– The 2013-14 salary cap: If the NHL plays this season, it will have a prorated $70.2 million salary cap. The players wanted a $67.25 million cap after that – and they wanted it never to go down. They have reportedly lowered that to $65 million. The owners still want to go straight to a $60 million cap in '13-14 even though that would cause problems for many teams and unsigned players. The owners and players have reportedly agreed on two compliance buyouts for '13-14, which would count against the players' share but not the cap.
The NHL would have a case for a $60 million cap if the NHLPA wanted to cap escrow, meaning the players wanted to limit the amount of money the owners could withhold from their checks and thus limit the amount of money the owners could keep if revenues weren't high enough. That likely would give the players more than 50 percent of HRR.
[Related: Teemu Selanne's NHL lockout prediction]
The players wanted to talk about that. But they never proposed it formally, and they reportedly have dropped the idea. So that means this isn't about finances. No matter what the cap is – $65 million, $100 million – the players will still be limited to 50 percent of HRR. If there is a $65 million cap, teams would have roster flexibility and owners would have financial protection. If the concern is poorer franchises, there is no reason the NHL can't keep the floor low enough to accommodate them.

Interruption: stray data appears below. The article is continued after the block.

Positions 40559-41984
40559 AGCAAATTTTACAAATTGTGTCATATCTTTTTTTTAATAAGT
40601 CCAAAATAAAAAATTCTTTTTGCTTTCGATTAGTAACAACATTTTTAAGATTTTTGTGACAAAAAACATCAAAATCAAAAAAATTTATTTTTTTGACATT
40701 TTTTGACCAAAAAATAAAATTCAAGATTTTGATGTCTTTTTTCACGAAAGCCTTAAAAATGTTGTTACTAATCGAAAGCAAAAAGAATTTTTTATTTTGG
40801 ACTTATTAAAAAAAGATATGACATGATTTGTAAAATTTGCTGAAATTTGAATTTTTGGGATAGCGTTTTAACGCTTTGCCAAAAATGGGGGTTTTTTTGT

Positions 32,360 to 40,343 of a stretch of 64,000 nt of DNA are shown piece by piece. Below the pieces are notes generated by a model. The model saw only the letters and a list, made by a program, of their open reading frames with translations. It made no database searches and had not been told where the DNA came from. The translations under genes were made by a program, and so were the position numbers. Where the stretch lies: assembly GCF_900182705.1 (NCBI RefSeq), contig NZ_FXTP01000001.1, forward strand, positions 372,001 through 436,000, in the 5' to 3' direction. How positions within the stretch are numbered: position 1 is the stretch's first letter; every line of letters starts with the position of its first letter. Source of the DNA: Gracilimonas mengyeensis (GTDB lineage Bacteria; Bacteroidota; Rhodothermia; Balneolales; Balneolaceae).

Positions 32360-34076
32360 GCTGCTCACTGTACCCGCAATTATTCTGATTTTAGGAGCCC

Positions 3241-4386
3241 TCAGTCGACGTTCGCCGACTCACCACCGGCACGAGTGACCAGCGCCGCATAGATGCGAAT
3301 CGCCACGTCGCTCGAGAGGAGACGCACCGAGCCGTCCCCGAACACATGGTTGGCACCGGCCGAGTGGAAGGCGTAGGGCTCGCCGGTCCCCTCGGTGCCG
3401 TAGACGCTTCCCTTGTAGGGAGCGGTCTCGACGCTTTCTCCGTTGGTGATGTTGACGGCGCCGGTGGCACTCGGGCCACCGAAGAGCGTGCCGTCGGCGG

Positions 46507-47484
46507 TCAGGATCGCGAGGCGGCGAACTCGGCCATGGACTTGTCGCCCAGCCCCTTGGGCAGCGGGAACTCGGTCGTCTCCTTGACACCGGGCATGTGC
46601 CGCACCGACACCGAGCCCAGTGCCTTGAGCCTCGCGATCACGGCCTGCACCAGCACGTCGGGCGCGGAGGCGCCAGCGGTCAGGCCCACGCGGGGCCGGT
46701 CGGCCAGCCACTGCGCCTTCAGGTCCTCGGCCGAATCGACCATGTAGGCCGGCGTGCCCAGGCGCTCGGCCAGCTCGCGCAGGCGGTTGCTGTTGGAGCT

Conspiracy theorists would say the NHL is trying to redistribute talent from the haves to the have-nots. At the very least, this seems like an attempt to reward those who listened to Bettman and punish those who did not. As one team executive told me in February: "Flexibility in cap space is going to become really important again with the next CBA. I'm sure it'll only become tighter, if you believe Mr. Bettman, and with that said, we want to make sure that we react wisely." Fine. But is a $5 million difference in the cap in Year 2 of a 10-year CBA worth wiping out Year 1?
No. Of course not. And both Bettman and Fehr know it. This could still blow up. The NHLPA could still dissolve, as a short-term tactic or a long-term plan. We could still have chaos and court battles and a canceled season. But more than likely these are the last days of a drawn-out drama that has gone too far and – sigh – still not far enough yet.